Today the strengths movement is everywhere: the corporate world, the worlds of public service, of economics, of education, of faith, of charity -- it has affected them all. It has its detractors, of course, but an appeal as universal as this begs the question "Why?" Why do so many people from so many different worlds see such power in the strengths-based perspective?
Because it works better than any other perspective. The radical idea at the core of the strengths movement is that excellence is not the opposite of failure, and that, as such, you will learn little about excellence from studying failure. This seems like an obvious idea until you realize that, before the strengths movement began, virtually all business and academic inquiry was built on the opposite idea: namely, that a deep understanding of failure leads to an equally deep understanding of excellence. That's why we studied unhappy customers to learn about the happy ones, employees' weaknesses to learn how to make them excel, sickness to learn about health, divorce to learn about marriage, and sadness to learn about joy.
What has become evident in virtually every field of human endeavor is that failure and success are not opposites, they are merely different, and so they must be studied separately. Thus, for example, if you want to learn what you should not do after an environmental disaster, Chernobyl will be instructive. But if you want to learn what you should do, Chernobyl is a waste. Only successful cleanups, such as at the Rocky Flats nuclear facility in Colorado, can tell you what excellence looks like.
Study unproductive teams, and you soon discover that the teammates argue a lot. Study successful teams, and you learn that they argue just as much. To find the secrets to a great team, you have to investigate the successful ones and figure out what is going on in the space between the arguments.
Focus your research on people who contract HIV and die, and you gain some useful insights about how the disease wrecks the body's immune system. But focus your research on those few people with HIV who are relatively unaffected by the disease, and you learn something else entirely: namely, how the body fights back.
Conventional wisdom tells us that we learn from our mistakes. The strengths movement says that all we learn from mistakes are the characteristics of mistakes. If we want to learn about our successes, we must study successes.
Fueled by this idea, the first stage of the strengths movement -- the stage we are in right now -- has been dominated by efforts to label what is right with things. Thus, whereas the World Bank used to rank countries according to their negative qualities, such as poverty, violence, and vulnerability, today it has developed a list of positive labels that capture a country's overall level of well-being, labels such as social capability, economic self-determination, and sustainability of local customs.
In the field of psychology, our descriptors all used to be heavily skewed toward the negatives: neurotic, psychotic, schizophrenic, depressed. Today we have redressed the balance and have added equally detailed labels to describe the positives. For example, Martin Seligman and his colleague Chris Peterson have developed their list of "Character Strengths and Virtues," which includes such qualities as Courage, Justice, Transcendence, and Temperance.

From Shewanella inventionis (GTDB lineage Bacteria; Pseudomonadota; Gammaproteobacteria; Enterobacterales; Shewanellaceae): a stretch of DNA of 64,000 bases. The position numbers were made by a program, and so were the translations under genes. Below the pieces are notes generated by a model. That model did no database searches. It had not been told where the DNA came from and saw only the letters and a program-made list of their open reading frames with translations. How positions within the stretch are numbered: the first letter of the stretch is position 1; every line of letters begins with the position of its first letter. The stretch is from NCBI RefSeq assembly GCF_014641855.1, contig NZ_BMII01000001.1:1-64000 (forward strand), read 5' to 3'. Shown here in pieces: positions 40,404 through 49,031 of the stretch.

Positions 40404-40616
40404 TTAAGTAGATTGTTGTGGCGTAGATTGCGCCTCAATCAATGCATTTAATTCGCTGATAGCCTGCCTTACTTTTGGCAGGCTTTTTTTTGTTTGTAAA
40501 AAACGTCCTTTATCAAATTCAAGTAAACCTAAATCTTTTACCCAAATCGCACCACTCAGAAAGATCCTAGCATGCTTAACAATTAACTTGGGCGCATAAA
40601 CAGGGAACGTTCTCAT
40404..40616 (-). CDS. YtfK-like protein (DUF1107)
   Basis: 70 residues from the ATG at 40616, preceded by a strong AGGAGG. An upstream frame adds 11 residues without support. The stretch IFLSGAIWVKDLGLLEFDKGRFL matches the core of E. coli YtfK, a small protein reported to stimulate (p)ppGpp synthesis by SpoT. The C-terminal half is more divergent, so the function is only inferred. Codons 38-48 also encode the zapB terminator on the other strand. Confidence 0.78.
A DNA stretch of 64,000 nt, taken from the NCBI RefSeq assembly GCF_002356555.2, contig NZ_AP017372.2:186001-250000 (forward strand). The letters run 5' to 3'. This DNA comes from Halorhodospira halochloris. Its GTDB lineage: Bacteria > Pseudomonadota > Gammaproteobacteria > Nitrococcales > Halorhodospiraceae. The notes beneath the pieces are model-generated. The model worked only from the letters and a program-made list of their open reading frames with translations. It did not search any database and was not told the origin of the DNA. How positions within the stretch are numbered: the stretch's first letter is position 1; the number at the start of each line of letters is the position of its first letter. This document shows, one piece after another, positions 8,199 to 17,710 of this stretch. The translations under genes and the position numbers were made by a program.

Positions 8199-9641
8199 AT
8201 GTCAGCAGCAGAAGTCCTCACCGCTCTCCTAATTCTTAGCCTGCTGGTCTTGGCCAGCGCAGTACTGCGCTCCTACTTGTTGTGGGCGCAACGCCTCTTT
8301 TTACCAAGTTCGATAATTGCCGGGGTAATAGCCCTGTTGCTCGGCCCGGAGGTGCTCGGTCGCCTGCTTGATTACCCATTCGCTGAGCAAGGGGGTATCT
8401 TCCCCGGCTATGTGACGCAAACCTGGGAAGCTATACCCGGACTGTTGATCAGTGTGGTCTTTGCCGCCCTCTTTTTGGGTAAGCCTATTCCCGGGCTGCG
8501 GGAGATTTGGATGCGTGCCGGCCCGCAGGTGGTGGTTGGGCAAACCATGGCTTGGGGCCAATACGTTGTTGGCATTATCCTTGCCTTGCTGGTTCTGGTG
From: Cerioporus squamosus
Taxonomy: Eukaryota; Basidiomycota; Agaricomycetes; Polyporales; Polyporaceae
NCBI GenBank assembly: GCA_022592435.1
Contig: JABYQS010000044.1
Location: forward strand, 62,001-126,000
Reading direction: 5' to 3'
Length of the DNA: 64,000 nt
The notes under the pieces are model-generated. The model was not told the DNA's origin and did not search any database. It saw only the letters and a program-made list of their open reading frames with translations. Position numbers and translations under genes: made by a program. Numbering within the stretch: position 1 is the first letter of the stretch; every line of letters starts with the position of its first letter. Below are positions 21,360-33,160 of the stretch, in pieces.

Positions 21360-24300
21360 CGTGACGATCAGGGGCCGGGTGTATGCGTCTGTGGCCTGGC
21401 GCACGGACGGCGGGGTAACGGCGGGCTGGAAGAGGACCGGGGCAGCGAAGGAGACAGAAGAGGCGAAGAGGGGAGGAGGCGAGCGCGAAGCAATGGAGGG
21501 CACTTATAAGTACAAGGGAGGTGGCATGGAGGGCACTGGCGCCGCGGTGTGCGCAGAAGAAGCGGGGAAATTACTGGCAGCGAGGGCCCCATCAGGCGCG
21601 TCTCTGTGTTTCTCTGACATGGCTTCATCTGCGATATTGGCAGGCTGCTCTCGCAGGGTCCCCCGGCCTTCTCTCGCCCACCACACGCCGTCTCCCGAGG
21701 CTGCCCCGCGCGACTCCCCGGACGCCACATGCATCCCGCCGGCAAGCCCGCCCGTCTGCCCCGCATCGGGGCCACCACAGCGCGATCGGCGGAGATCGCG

Similarly, Now, Discover Your Strengths introduced Gallup's online personality profile called StrengthsFinder (since renamed the Clifton StrengthsFinder, in Don's memory), which measures you on thirty-four themes of talent, with names like Ideation, Restorative, Significance, and Connectedness.
Our hunger for these labels can be measured in part by the number of people who have taken the Clifton StrengthsFinder profile since 2001. The total is now over two million. More revealing still, each year this number not only increases, but the increase increases. More people took it last year than the year before, and more the year before than the year before that. Clearly, millions of us feel a deep need to label what's right with us.
THE SECOND STAGE: HOW TO TAKE ACTION
If all this labeling is to not go to waste, however, we must now take the necessary next step. We must progress into the second stage of the strengths movement: the action stage. This is where we learn how to go beyond the affirming power of a label. It's the stage where we engage with the real world, where we figure out how to use our strengths to make a tangible contribution, where we deal with people who don't agree on what our strengths are, or who don't care, or who do care but want us to focus them differently than we do. It's the stage where we step up and put our strengths to work.
This book leads us into the second stage, where the real payoff is to be found.
While the labeling stage was driven by the theoretical idea that you learn little about excellence from studying failure, the action stage is founded on a more pragmatic premise: namely, that a person or an organization will excel only by amplifying strengths, never by simply fixing weaknesses.
At the level of the organization, this premise has been both widely disseminated and well executed. Drawing on the economic theories of the eighteenth-century economist David Riccardo, Peter Drucker wrote that the most competitive companies, just like the most competitive countries, "get their strengths together and make their weaknesses irrelevant." Jim Collins in his book Good to Great captured the same idea when he wrote that great companies focus on those few things they can b...